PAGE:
Today we have players that don’t have any experience of  African football and whenever they are on national duty  against teams like Cameroon , Togo , Tunisia etc, and they  do not have the slightest idea of the natural or typical  Togolese football.

Again, because most of us played together and played  against each other for a long time, we were able to  understand our different strengths and weaknesses and even  when others went abroad, whenever they came for national  duties that bond was still intact. Our players today did not  play together and most of them are training together just  four days to a game and after the game they are gone to  their respective leagues. That is why I would always voice
for a home based Supper Eagle, but I think we have not been  serious about it yet.

The home based Eagles would also want to play abroad and how would you deal with that?
Quite simple, in principle I agree, but I know that in  reality it’s not going to be easy. That not withstanding,  we all need to honestly come together in tacking this issue  because there are no longer stars in the league compared to  our days. Your league can only attract serious investment if  there are stars in it, at that point all investors would not  be able to resist investing in it.

One way is for government  to do something about the decree 101 and after that the  Nigeria Football Federation NFF and the Nigeria Football  League NFL would both sit together and come out with ideas  that would protect the Nigerian player form the European  football slavery.

For example, we could come out with an age limit that a player would get to before he can play abroad,  or the  number of years a player should attain before he will be  free to play abroad. But these laws must not be seen to be violating the right of anyone. I am only giving an example which could be in the right direction for our football, for  the clubs and for the players too.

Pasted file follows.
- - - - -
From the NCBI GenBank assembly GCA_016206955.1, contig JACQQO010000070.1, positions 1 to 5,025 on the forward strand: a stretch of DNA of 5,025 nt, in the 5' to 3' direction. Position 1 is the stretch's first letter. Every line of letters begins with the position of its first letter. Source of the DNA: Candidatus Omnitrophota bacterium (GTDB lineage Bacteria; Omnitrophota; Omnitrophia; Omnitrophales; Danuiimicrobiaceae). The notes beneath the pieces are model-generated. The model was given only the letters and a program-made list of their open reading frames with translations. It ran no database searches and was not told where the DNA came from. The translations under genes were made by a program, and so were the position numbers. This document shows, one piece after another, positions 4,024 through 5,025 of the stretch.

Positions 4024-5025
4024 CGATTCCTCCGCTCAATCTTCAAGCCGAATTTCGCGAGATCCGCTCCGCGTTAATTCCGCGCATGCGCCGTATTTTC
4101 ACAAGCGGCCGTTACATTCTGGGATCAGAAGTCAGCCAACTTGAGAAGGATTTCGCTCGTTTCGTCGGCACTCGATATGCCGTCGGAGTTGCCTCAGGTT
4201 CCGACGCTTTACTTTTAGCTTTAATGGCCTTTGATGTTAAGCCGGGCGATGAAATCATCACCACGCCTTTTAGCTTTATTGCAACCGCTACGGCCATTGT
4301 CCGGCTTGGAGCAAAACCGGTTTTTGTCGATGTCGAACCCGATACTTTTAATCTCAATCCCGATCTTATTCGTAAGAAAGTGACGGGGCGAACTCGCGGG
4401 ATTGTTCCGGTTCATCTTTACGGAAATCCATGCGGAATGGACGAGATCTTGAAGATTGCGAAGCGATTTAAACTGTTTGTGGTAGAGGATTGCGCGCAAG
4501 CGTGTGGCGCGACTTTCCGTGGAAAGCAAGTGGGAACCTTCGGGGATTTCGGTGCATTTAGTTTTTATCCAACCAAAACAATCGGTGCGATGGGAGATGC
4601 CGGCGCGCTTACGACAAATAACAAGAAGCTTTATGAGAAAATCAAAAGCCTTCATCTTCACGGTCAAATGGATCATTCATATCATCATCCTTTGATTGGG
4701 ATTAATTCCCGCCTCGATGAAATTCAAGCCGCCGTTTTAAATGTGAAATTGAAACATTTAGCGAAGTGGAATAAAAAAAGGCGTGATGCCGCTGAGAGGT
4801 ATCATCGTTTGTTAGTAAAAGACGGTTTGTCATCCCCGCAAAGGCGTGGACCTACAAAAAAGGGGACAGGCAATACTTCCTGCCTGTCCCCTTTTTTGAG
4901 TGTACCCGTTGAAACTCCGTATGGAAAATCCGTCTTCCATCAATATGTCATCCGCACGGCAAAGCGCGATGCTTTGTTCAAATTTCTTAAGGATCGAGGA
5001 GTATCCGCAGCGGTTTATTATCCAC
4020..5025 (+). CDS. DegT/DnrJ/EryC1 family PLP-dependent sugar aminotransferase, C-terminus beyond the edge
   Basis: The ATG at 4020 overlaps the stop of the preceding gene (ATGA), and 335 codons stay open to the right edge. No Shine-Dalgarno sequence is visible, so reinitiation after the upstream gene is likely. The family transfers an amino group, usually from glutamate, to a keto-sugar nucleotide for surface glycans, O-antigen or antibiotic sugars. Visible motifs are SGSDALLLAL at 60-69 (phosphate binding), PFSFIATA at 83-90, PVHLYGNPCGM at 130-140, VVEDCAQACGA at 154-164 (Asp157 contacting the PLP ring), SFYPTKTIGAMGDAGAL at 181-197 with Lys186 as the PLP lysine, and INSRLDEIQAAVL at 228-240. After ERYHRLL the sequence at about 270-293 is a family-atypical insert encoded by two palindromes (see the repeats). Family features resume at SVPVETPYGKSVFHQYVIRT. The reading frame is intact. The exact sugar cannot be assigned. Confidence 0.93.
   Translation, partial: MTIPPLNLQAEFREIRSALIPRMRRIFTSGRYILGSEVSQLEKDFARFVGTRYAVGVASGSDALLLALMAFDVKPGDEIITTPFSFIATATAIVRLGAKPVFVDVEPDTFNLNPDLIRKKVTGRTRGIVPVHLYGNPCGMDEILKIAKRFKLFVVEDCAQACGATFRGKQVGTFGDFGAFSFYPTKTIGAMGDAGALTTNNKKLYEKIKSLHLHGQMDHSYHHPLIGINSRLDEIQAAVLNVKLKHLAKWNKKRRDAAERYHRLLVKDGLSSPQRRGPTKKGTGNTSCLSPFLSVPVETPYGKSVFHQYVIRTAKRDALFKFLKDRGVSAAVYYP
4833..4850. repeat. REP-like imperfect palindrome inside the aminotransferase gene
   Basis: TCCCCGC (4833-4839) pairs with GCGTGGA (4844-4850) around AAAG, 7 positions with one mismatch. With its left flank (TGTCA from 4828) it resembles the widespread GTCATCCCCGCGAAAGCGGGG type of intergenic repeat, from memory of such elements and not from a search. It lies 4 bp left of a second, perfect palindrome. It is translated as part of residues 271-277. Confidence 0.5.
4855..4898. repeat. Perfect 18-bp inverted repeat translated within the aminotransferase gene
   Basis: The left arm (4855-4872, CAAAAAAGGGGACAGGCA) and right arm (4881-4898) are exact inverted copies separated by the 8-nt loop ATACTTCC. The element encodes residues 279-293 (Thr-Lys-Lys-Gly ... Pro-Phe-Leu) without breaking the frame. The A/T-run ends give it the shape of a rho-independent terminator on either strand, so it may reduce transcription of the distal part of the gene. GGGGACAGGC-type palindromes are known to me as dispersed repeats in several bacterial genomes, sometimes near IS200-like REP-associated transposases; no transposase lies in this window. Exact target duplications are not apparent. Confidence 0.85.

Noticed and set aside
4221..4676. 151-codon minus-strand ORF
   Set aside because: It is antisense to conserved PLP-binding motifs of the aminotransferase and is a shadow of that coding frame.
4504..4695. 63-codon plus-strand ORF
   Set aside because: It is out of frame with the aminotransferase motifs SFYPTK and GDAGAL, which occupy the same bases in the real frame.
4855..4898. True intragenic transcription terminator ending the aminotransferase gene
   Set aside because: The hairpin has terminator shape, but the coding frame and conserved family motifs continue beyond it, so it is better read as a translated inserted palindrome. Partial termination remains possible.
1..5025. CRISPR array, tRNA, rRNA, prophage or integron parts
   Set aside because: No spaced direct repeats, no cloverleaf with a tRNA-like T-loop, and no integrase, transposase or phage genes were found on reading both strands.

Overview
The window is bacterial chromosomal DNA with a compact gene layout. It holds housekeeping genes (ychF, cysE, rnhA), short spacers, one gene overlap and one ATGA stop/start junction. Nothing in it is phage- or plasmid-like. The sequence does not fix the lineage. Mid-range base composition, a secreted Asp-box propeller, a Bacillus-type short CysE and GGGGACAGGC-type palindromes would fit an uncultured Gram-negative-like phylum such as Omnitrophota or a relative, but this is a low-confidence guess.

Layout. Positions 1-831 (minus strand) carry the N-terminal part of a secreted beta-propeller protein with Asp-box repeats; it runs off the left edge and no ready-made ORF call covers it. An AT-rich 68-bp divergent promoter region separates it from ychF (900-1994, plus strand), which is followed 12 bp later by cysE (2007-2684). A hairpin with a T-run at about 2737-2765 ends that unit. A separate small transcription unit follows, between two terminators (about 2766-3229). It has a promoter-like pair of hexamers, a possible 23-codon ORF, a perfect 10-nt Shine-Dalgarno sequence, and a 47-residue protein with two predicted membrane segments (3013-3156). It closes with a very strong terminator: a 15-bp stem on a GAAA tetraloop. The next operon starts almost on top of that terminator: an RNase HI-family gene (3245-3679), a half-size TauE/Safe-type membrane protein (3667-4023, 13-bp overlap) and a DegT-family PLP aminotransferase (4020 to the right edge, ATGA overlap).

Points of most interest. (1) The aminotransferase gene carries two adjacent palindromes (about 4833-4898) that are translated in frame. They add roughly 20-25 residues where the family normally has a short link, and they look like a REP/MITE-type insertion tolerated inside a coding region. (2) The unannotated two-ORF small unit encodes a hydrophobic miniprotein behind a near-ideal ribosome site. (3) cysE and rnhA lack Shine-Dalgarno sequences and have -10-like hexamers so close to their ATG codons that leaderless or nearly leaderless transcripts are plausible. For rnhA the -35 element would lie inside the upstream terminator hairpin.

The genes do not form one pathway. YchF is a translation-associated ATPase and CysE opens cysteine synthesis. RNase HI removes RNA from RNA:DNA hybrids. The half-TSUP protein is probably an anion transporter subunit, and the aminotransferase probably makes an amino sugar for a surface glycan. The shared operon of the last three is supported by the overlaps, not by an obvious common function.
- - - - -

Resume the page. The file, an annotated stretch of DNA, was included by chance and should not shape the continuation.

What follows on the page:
Let me give an example, John Mikel Obi went to Manchester United and I am aware of a lot of things that  happened, but unfortunately at the end of the saga both  Manchester United and Oslo Club got a whopping ?15m from Chelsea as compensation. This money  ordinarily should have gone to Plateau United who owned  Mikel. Why would these two European clubs cheat Nigerian  football of what belonged to us? Because there is no  legislation in place and I believe it is about time  something is done in that direction.

Having played under Amodu, do you think he is good enough for the Eagles?
For me, Amodu Shaibu is the best active coach in this  country at the moment and his credentials are always there  for anyone to see, especially his critics. I know there are  some of the opinions that because Amodu did not play for the  national team and for that reason he lacks the tactical  know-how to handle the Eagles.

Reasons like these are just sentimental and they  cannot be found in any football book.
Anyone of us who played for this country knows in his  heart that there were better players than him who did not  have the chance to play for the national team. We were only  privileged that a particular coach liked our style and not  because we were better so why would anyone of us come out  today to think he was better than another player simply  because he did not play for the national team?

On reflection, in any country you would always see  players that really had nothing to do with their national  team football, but they were eventually there, simply  because the coach saw one thing in him that he liked and not  because he was the best to man that wing in the  country.